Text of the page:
Evaluating Psychology Research
Many famous psychological studies cannot be reproduced.
Posted August 8, 2018
Studies in psychology often find different results. Even in fields like medicine, where one might think there to be a direct relationship between the intervention being tested and its effects, results can vary.
For example, a study found that drinking one glass of orange juice a day could increase a person’s risk of getting Type 2 diabetes by 18 percent. Researchers at the University of California, Davis, however, found that drinking 100% juice reduced the risk for several chronic diseases, including cancer.
But many think the situation is worse in psychology.
A recent New York Times article mentions some famous psychology studies of human behavior that cannot be reproduced, including the famous Stanford Prison Experiment that showed how people role-playing as guards quickly acted cruelly to mock prisoners, as well as the famed "marshmallow test" that showed that young children who could delay gratification demonstrated greater educational achievement years later than those who could not.
Why do research results vary and fail to replicate?
The relationship between an intervention and its effects may depend on many factors. And differences in context or implementation can have a large impact on a study's results. There are other reasons that studies might report different effects: Chance errors could affect a study’s results. Researchers may also consciously or inadvertently sway their results.
All these sources of variability have led to fears of a “replication crisis” in psychology and other social sciences. Given this concern, how should we evaluate psychology and social science research?
The first rule of thumb is to not rely solely on any one study. If possible, review meta-analyses or systematic reviews that combine the results from multiple studies. Meta-analyses can provide more credible evidence. Meta-analyses can suggest reasons why results differ.
A meta-analysis is a statistical analysis that combines the results of multiple research studies. The basic principle behind meta-analysis is that there is a common truth behind all conceptually similar research studies, but each individual study has been measured with a certain error within individual studies. The aim is to use statistics to get a pooled estimate, closest to the unknown common truth. A meta-analysis, then, yields a weighted average from the results of all the individual studies.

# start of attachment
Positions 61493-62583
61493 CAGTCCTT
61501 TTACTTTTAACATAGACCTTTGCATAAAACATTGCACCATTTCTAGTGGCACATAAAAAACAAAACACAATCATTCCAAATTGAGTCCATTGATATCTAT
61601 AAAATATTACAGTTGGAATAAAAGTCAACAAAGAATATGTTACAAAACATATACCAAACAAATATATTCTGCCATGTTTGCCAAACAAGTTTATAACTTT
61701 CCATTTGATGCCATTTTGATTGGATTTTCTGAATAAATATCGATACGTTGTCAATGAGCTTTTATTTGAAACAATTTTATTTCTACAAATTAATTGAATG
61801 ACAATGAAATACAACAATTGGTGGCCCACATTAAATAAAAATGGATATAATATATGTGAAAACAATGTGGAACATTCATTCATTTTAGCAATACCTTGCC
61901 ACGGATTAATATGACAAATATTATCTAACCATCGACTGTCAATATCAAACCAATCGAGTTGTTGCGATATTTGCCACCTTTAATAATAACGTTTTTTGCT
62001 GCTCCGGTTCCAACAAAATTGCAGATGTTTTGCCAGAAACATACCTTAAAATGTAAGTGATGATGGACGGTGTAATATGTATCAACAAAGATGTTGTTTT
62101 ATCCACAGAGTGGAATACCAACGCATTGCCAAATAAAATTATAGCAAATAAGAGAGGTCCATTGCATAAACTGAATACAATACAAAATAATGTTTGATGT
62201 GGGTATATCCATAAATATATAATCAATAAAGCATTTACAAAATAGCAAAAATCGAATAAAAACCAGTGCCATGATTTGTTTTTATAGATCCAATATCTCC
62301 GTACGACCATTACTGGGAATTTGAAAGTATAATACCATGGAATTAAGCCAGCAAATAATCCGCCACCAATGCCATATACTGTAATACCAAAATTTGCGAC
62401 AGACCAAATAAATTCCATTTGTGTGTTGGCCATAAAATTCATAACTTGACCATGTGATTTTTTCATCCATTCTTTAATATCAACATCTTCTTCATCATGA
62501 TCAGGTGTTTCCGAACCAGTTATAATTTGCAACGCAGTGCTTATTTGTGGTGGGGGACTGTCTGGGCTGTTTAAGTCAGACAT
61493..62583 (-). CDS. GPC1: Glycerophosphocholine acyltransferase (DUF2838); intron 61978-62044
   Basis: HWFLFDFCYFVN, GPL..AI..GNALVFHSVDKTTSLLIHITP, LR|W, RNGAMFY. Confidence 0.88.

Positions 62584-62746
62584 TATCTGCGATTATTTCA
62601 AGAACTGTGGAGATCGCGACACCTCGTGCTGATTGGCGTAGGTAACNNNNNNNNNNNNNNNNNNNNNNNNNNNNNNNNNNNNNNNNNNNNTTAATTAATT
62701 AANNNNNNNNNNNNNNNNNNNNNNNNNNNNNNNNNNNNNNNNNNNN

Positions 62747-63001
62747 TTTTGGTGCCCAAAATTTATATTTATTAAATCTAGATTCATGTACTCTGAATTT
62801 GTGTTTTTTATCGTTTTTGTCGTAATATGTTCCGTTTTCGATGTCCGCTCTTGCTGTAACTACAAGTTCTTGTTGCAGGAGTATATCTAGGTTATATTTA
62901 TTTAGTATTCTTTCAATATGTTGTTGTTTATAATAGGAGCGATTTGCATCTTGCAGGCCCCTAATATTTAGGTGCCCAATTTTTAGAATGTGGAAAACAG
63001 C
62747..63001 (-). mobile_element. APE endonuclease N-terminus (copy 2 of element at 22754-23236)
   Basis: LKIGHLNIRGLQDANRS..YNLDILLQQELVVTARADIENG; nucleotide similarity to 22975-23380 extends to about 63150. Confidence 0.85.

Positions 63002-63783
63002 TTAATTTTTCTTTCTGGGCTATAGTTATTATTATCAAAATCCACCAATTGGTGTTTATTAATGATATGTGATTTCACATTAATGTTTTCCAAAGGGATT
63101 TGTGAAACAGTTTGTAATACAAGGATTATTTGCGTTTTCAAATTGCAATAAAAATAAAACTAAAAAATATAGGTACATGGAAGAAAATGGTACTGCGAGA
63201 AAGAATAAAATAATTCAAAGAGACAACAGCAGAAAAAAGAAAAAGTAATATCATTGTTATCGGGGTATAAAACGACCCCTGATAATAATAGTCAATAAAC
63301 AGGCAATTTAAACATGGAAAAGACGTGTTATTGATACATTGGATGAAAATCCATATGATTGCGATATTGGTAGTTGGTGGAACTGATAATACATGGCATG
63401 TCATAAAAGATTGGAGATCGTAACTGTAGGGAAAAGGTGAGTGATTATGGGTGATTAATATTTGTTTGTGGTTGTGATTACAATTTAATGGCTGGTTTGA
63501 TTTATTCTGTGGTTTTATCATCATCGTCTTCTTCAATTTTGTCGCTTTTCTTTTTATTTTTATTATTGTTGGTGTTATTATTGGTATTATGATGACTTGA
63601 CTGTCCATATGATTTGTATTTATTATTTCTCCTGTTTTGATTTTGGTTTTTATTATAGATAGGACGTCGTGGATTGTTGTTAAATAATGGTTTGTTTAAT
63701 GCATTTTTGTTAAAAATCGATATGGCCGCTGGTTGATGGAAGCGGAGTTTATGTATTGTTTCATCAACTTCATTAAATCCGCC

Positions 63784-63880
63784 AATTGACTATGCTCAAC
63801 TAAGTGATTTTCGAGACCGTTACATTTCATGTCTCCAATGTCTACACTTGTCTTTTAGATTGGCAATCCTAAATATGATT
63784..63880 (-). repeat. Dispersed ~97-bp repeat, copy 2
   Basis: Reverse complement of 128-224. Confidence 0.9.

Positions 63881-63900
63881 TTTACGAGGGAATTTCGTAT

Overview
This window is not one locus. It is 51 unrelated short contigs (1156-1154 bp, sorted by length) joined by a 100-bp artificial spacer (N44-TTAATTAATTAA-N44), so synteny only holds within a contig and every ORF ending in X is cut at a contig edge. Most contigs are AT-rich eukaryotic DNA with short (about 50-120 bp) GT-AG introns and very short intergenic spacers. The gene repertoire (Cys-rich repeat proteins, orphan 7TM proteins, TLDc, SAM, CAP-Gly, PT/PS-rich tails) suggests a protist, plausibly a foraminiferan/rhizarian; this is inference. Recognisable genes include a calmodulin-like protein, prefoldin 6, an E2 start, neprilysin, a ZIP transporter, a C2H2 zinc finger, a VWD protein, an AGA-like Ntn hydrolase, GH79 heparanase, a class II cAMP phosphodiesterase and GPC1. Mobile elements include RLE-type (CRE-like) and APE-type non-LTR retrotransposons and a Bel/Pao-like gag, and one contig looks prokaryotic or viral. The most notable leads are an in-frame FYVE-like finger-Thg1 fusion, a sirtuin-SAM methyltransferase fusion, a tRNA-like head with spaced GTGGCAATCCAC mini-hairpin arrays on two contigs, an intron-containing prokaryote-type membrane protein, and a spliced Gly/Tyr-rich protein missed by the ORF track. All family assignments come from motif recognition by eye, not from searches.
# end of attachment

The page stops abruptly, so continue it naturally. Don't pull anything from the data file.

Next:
Aside from providing an estimate of the unknown common truth, meta-analysis also can contrast results from different studies and identify patterns among study results. It can also identify sources of disagreement among these results. And it can identify other interesting relationships that pop out in the context of multiple studies. A key benefit of the meta-analytic approach is the aggregation of information leading to a higher statistical power and more robust point estimate than is possible from the measure derived from many individual studies.
Still, there are some limitations of the meta-analytic approach to consider, too. The researcher must make choices about what studies to include that can affect the results of the meta-analysis (e.g. only published studies). The researcher must decide how to search for the studies. And the researcher must decide how to deal with incomplete data, analyze the data, and account for publication bias.
Sometimes, however, we want to evaluate a single, individual psychology study. So how should we go about that? When considering how much weight to give to a study and its results, focus on sample size. Studies are more likely to fail to replicate if they used small samples. The most positive and negative results are often those with the smallest samples or widest confidence intervals. Smaller studies are more likely to fail to replicate in part due to chance, but effects may also be smaller as sample size increases, for numerous reasons. If the study was testing an intervention, there may be capacity constraints that prevent high-quality implementation at scale. Smaller studies also often target the exact desirable sample that would yield the biggest effects.